From: Mary Ann Liebert Inc.
Posted: Wednesday, July 5, 2006
Contact: Vicki Cohn, Mary Ann Liebert, Inc., (914) 740-2100, ext. 2156, email@example.com
New Rochelle, July 5, 2006 – The production of chemically reactive oxidants on the surface of Mars and icy moons such as Europa may provide clues to their habitability and offers new avenues for future space exploration and the analysis of surface soil and ice shells, according to three Special Papers published in the most recent (Volume 6, Number 3) issue of Astrobiology, a peer-reviewed journal published by Mary Ann Liebert, Inc.
Astrobiology is the leading peer-reviewed journal in its field. To promote this developing field, the Journal has teamed up with The Astrobiology Web to highlight one outstanding paper per issue of Astrobiology. This paper is available free online at www.liebertpub.com/ast and to visitors of The Astrobiology Web at www.astrobiology.com.
In a Special Paper entitled, "Clathrate Hydrates of Oxidants in the Ice Shell of Europa," Kevin Hand, Christopher Chyba, Robert Carlson, and John Cooper present the following hypothesis: that the formation of mixed clathrate compounds could make up 12% to 53% of the moon's ice shell and stably trap O2 and other gaseous oxidants within the ice. The clathrate compounds, which consist of a lattice, or cage, made of H2O molecules, could trap a variety of gas molecules including O2, CO2, and SO2 produced by radiation-induced chemistry at Europa's surface. Mixed gas clathrates are more stable, yet denser, at Europa's outer surface than pure O2 clathrates and could more easily sink through the thick ice crust to the subsurface ocean.
In regions of pure H2O ice, oxygen produced by radiation escapes from the relatively unstable pure O2 clathrate to form Europa's extremely thin oxygen atmosphere. Earlier Hubble Space Telescope measurements indicate that the atmosphere appears denser over the pure water-ice regions than over sulfate-rich regions where the mixed gas clathrates form. This finding may be further confirmed next March during the New Horizons spacecraft flyby through the Jovian system en route to Pluto.
The authors, from Stanford University, the SETI Institute, Princeton University, NASA Jet Propulsion Laboratory and NASA Goddard Space Flight Center, also describe the usefulness of Raman spectroscopy for studying clathrates and detecting life forms. They propose a role for this instrument on future spacecraft landers for studying the characteristics of the moon's icy surface and the habitability of Europa.
"The Hand et al. hypothesis is intriguing for a couple of reasons," says journal Editor-in-Chief, Sherry L. Cady, Ph.D., Associate Professor in the Department of Geology at Portland State University. "The presence of O2 enclathrating compounds not only explains the paradoxical occurrence of solid O2 on the europan surface, but it provides a plausible mechanism for delivering O2 to the europan ocean, which may be oxidant limited. This work has important implications for habitability assessments of Europa."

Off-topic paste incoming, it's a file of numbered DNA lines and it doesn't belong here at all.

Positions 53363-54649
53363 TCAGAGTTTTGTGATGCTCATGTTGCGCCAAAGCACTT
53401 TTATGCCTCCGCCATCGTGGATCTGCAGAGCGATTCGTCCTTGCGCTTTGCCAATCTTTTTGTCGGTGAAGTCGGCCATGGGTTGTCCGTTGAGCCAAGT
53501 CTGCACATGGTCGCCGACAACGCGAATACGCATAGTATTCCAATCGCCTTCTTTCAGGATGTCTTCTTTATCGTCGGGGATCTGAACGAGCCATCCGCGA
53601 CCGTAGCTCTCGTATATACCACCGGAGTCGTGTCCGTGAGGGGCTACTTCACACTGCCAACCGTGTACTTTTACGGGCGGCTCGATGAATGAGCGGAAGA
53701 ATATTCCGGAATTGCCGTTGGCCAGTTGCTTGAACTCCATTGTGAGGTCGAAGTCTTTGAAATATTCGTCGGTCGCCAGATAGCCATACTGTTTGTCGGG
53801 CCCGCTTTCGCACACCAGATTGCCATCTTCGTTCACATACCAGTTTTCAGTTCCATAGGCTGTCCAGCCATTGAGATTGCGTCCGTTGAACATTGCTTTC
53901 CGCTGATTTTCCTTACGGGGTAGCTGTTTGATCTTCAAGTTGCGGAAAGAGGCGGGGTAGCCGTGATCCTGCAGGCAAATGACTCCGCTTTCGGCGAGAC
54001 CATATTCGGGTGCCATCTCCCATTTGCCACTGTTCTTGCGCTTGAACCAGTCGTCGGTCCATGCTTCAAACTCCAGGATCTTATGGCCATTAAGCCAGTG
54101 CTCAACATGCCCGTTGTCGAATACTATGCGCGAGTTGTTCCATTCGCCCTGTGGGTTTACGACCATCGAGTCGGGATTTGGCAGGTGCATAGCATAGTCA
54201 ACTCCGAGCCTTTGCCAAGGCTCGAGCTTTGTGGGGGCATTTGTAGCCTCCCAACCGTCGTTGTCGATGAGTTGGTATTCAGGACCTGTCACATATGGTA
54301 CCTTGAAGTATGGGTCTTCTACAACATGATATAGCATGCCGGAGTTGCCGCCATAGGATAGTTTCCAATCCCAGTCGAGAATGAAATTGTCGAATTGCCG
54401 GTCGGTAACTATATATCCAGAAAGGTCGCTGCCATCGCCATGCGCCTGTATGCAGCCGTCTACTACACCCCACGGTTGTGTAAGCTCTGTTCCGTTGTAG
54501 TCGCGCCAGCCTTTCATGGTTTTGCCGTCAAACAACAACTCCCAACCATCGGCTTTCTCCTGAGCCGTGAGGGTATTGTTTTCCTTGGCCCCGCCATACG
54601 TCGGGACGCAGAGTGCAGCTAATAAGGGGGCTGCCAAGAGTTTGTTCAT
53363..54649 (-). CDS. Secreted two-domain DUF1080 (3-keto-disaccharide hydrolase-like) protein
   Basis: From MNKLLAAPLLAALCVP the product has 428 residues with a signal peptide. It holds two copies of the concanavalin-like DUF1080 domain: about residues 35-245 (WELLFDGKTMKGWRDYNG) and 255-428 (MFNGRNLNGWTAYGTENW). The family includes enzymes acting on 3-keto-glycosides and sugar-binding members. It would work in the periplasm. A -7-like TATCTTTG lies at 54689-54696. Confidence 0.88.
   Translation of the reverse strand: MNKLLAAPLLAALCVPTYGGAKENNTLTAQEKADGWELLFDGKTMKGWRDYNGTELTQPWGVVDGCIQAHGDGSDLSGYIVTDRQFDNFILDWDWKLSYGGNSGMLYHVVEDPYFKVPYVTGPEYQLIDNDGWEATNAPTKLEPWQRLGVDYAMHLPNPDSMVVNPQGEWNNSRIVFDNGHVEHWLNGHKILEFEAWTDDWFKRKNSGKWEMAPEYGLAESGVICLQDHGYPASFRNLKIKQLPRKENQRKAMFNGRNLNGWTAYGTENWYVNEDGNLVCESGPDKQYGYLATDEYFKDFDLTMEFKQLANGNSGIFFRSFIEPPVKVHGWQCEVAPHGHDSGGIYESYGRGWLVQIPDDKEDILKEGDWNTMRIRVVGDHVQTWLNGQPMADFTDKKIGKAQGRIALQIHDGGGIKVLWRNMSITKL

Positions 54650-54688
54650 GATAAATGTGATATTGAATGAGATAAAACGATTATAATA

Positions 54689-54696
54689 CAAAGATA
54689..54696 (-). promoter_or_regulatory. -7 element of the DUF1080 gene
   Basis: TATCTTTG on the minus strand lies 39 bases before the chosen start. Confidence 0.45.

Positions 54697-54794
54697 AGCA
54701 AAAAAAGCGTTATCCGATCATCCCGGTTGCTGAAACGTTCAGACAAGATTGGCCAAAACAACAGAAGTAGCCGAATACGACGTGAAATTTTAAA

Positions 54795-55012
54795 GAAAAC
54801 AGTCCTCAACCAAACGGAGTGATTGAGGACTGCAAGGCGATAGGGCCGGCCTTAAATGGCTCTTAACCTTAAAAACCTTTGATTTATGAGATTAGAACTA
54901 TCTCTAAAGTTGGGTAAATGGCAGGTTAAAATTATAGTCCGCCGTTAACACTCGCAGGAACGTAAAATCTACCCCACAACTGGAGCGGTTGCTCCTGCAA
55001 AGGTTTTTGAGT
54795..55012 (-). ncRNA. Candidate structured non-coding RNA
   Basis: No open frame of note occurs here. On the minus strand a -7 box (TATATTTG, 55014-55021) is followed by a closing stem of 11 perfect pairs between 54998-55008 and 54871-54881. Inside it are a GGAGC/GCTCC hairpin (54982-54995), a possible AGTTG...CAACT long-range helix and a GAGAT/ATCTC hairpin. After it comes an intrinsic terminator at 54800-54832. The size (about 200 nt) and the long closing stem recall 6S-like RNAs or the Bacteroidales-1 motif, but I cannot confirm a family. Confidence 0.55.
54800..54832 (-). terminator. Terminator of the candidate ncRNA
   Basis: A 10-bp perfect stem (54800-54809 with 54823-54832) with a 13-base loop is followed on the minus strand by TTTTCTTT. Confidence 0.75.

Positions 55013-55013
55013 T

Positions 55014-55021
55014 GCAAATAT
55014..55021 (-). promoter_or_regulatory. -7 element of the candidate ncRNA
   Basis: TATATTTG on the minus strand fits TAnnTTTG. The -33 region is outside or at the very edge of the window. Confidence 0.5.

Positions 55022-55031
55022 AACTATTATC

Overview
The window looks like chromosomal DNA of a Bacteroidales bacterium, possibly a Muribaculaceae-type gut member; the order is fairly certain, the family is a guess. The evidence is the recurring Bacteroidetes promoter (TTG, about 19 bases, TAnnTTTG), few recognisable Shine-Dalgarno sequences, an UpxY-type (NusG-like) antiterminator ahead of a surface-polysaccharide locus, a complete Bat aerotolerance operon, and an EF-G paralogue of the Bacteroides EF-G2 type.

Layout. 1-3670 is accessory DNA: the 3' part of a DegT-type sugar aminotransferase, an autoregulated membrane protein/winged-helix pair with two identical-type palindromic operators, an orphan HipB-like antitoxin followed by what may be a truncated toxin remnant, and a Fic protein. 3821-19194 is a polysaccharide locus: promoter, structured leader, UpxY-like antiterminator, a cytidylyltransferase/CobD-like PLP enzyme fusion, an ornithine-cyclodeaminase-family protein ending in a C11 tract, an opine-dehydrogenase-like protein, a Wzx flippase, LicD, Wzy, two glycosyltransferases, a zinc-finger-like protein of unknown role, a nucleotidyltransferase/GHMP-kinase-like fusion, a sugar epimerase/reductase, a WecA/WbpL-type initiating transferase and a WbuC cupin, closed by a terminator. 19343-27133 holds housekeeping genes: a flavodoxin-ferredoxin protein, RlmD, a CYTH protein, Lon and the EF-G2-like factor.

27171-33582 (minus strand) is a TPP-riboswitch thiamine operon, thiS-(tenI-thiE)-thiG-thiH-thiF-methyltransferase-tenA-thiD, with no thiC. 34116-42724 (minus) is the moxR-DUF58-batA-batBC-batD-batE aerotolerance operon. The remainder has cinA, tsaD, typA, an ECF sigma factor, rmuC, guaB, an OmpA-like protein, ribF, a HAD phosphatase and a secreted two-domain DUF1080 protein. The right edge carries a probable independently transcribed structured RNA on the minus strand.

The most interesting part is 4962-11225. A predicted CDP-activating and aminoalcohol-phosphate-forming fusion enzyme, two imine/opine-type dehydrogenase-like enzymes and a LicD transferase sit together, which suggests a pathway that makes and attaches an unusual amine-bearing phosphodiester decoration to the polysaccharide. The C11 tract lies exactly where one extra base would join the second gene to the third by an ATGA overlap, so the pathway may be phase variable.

In a second Special Paper in this issue of the journal, Gregory Delory, William Farrell, Sushil Atreya, et al. conclude that electrically charged dust could greatly increase the production of the oxidant hydrogen peroxide on Mars, and this could explain the inability of the Viking spacecraft to detect organic materials and signs of possible life.
The authors propose that dust devils and dust storms on Mars generate electrostatic fields—similar to the electric fields produced by thunderstorms on Earth--capable of transforming carbon dioxide and water into the precursors of H2O2. In their paper entitled, "Oxidant Enhancement in Martian Dust Devils and Storms," the authors, from the University of California, Berkeley, NASA Goddard Space Flight Center, the University of Michigan, Ann Arbor, Duke University, the University of Alaska, Fairbanks, the SETI Institute, Southwest Research Institute, the University of Washington, Seattle, and the University of Bristol (U.K.), used a plasma physics model to determine that the strong electric fields produced by dust storms can drive atmospheric chemical reactions that enhance oxidant production.
In a companion paper, Sushil Atreya, Ah-San Wong, Nilton Renno, et al. propose that hydrogen peroxide—formed by chemical reactions induced by electrostatic fields generated by sand and dust in martian dust devils and storms—or another superoxide formed from hydrogen peroxide may be responsible for scavenging organic material from Mars and could accelerate the loss of methane from the martian atmosphere.
Astrobiology is an authoritative peer-reviewed journal published quarterly in print and online. The journal provides a forum for scientists seeking to advance our understanding of life's origins, evolution, distribution and destiny in the universe. A complete table of contents and a full text for this issue may be viewed online at www.liebertpub.com/ast.
Mary Ann Liebert, Inc., is a privately held, fully integrated media company known for establishing authoritative peer-reviewed journals in many promising areas of science and biomedical research. Its biotechnology trade magazine, Genetic Engineering News (GEN), was the first in its field and is today the industry's most widely read publication worldwide. A complete list of the firm's 60 journals, books, and newsmagazines is available at www.liebertpub.com.
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Abstracts from Current issue of Astrobiology
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